Gurra Krantz slits his wrist
This close after two days racing
Gurra Krantz last night became the first casualty of the leg four, cutting his wrist on a sharp knife. "In one of the tacks, when moving all the gear, I injured myself on a knife accidentally sticking out of a bag with tools," reported Krantz from onboard SEB. "It looked a bit messy for a while, but after treatment by Doctor Kessel I was fine again. The cut on my wrist was actually glued together with superglue."
Strange though it may sound, the use of superglue to repair a cut is not unusual even in hospital emergency departments. On a dimly lit pitching V.O.60 it is the preferred solution to all but the most major injuries and much easier than putting in stitches.
From a racing view point, the battle to get around the high pressure is the main issue. The system is centred near Chatham Island, now approximately 200 miles to the south east of the fleet. It is expected to gradually extend towards the east today, giving more light and variable winds.
The big dilemma now for the navigators is how far south to go. And haven't we heard this story before somewhere. A southerly route involves more miles but the prospect of stronger winds sooner. Grant Dalton on Amer Sports One confirmed the dilemma . "Everyone is headed south as fast as they can to skirt around high pressure," he says. "The only question has been how hard to dive, as it creates more miles but gives better breeze."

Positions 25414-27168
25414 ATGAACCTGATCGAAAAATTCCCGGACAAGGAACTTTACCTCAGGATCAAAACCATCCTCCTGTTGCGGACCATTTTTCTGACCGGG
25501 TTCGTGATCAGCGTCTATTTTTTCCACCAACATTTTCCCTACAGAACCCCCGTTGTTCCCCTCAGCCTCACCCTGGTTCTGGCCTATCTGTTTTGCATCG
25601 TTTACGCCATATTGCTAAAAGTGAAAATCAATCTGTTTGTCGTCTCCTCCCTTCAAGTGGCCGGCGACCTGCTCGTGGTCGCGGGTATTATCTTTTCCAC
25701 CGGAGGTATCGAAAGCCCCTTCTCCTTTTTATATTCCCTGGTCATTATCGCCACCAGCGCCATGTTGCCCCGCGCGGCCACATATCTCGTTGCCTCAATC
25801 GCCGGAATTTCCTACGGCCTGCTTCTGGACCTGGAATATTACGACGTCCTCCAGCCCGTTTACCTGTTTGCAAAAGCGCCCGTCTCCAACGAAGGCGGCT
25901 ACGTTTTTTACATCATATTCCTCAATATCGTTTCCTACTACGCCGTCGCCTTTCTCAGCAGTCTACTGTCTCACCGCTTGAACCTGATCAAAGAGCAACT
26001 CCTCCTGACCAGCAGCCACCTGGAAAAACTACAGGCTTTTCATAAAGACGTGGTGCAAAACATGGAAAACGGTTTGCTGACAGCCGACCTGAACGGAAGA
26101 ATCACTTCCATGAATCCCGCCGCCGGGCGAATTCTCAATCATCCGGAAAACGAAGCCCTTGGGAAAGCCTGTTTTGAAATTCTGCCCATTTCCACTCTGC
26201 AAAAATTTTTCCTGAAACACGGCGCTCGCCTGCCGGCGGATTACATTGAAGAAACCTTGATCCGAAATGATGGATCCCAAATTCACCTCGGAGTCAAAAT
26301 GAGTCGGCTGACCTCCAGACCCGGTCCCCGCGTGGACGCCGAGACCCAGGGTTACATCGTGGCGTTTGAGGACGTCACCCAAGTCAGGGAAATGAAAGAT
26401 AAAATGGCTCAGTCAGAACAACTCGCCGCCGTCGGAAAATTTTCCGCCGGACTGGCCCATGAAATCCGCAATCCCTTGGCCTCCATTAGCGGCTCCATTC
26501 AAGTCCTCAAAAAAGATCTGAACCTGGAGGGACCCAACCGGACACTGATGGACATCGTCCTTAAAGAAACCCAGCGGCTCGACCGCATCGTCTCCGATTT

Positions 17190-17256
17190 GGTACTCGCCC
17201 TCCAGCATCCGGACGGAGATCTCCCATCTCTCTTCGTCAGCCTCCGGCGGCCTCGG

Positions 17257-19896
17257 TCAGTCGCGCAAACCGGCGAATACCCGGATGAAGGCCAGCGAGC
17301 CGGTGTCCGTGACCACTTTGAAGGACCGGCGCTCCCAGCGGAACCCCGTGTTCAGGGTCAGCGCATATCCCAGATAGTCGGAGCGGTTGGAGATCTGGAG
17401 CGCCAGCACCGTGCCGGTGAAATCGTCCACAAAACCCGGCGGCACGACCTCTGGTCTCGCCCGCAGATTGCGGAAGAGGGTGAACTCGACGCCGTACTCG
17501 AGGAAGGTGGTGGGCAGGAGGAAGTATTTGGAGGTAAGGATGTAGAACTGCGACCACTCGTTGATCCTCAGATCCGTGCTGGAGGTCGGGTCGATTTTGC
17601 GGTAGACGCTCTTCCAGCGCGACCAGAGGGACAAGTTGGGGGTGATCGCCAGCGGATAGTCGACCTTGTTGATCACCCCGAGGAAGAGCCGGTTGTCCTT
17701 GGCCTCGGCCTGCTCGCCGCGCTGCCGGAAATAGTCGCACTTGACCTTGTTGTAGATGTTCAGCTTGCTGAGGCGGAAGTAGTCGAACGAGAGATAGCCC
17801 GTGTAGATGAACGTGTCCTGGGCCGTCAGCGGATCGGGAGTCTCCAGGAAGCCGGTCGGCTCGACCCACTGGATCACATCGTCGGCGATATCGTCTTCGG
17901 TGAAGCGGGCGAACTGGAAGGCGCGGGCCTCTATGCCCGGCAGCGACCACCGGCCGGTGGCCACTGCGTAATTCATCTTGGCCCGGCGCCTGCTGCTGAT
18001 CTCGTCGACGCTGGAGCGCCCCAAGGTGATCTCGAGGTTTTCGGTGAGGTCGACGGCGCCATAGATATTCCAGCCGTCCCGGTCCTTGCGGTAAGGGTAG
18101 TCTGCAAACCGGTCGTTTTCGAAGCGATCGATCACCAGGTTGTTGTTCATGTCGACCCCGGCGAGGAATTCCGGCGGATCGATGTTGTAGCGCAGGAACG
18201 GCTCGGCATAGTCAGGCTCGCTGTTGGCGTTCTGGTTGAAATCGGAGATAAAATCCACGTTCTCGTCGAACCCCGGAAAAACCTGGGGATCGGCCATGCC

There may be more than 6000 miles to go, but at the front of the fleet, the racing resembles nothing so much as a Sunday morning round the cans race. The leading three boats are all in sight of one another and have been trading tacks, crossing just a few boat lengths apart.
Such close sailing gives a perfect opportunity to judge the relative performance of the boats. Kevin Shoebridge from Tyco feels that illbruck might have a slight boat speed edge as she has now taken the lead position, "Everyone looks pretty even with illbruck perhaps having a slight edge in these conditions," he said from onboard. However, less than a mile separates the three leading boats and News Corp, SEB, Assa Abloy and djuice all remain extremely close.
Hardened professionals though they may be, there has been a hint of sadness at leaving land behind once again, perhaps tinged by anxiety at the prospect of the Southern Ocean sleigh ride ahead. Native New Zealander, Ross Field summed it up well. "Sad to round East Cape and slowly move out of sight of land knowing that some of us won't be back in New Zealand for a long time. We had a fantastic stay in Auckland and it's always hard to leave."
Volvo Ocean Race Position Report, Day 3, 0357 GMT
Page two... Mark Rudiger's e-mail
Page three and four... more pictures.